China’s main entry to the Tokyo International Film Festival has apparently been pulled, the event’s organizers said on Friday, as a bitter row with Japan over the Diaoyutai Islands (釣魚台) spilled over into the arts world.
However, the festival’s secretariat said it would still screen Wang Jing’s Feng Shui — the only Chinese film nominated for the festival’s grand prize — because it had not received formal notification of the withdrawal.
A statement by China’s state-run Xinhua news agency on Thursday said the producers were withdrawing the film in protest over the island dispute.
The 25th annual festival opened yesterday and ends on Oct. 28, featuring 15 international films that have been nominated for its top award, the Tokyo Sakura Grand Prix.
The decades-old dispute over sovereignty of the islands — known in Japan as the Senkaku Islands, and which are also claimed by Taiwan — has flared up in recent months.
However, the head of the festival’s secretariat, Nobushige Toshima, said on Friday they would show the Chinese film as planned.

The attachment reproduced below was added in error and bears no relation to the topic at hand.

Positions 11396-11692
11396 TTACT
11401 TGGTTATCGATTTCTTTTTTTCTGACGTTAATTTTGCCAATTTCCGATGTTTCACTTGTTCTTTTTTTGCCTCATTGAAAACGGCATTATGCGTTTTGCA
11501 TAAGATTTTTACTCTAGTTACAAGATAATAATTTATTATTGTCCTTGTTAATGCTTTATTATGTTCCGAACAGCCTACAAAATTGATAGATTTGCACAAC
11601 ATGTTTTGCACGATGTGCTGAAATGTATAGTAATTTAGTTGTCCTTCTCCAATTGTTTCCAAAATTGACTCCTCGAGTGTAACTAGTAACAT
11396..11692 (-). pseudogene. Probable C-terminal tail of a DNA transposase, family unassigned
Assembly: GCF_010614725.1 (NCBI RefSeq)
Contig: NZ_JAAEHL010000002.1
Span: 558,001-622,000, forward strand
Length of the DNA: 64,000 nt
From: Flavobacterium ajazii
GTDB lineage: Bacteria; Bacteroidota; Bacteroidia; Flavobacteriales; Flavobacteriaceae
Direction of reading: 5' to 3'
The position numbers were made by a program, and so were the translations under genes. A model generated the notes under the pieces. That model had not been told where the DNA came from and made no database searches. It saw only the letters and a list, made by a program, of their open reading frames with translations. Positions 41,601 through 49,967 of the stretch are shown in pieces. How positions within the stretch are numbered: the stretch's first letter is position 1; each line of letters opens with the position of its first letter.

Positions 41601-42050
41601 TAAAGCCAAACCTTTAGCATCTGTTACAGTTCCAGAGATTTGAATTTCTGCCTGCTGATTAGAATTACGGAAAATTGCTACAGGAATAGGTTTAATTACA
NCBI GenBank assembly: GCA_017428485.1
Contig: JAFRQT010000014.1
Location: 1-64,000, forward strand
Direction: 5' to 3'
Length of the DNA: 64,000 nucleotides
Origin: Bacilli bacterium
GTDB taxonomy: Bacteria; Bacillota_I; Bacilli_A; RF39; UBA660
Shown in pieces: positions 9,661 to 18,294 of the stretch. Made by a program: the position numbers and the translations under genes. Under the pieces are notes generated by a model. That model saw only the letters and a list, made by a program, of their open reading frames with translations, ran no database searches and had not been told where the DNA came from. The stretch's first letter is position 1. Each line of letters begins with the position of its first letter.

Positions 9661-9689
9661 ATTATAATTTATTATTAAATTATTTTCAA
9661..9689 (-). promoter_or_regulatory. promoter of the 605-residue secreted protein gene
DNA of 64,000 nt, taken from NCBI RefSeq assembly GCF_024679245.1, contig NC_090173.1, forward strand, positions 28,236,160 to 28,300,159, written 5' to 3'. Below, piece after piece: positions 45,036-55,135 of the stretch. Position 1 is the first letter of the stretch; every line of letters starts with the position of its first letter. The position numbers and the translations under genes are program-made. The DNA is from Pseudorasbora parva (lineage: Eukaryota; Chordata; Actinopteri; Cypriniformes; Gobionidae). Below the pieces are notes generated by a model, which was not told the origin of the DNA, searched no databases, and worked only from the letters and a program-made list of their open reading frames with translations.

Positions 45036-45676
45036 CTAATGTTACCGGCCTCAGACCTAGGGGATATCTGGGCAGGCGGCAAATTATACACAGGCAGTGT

“We have received an e-mail from an unnamed sender that had attached to it a joint statement purportedly from the film’s three production firms, which said they are withdrawing the film,” he said.
“The statement didn’t have any representative’s name, signature or seal on it,” he said. “Therefore, as we haven’t received any formal communication, at the moment we are due to screen the film as planned.”
Toshima said the statement was similar to that reported by Xinhua.
On Friday, the film’s distributor, Beijing Antaeus Film Co Ltd, confirmed on its microblog that the film had been withdrawn.
The distributor said in a posting late on Thursday: “In the current environment, Feng Shui chose to give up when it was close to success, indeed it is a pity for the film but a [source of] pride for the Chinese people.”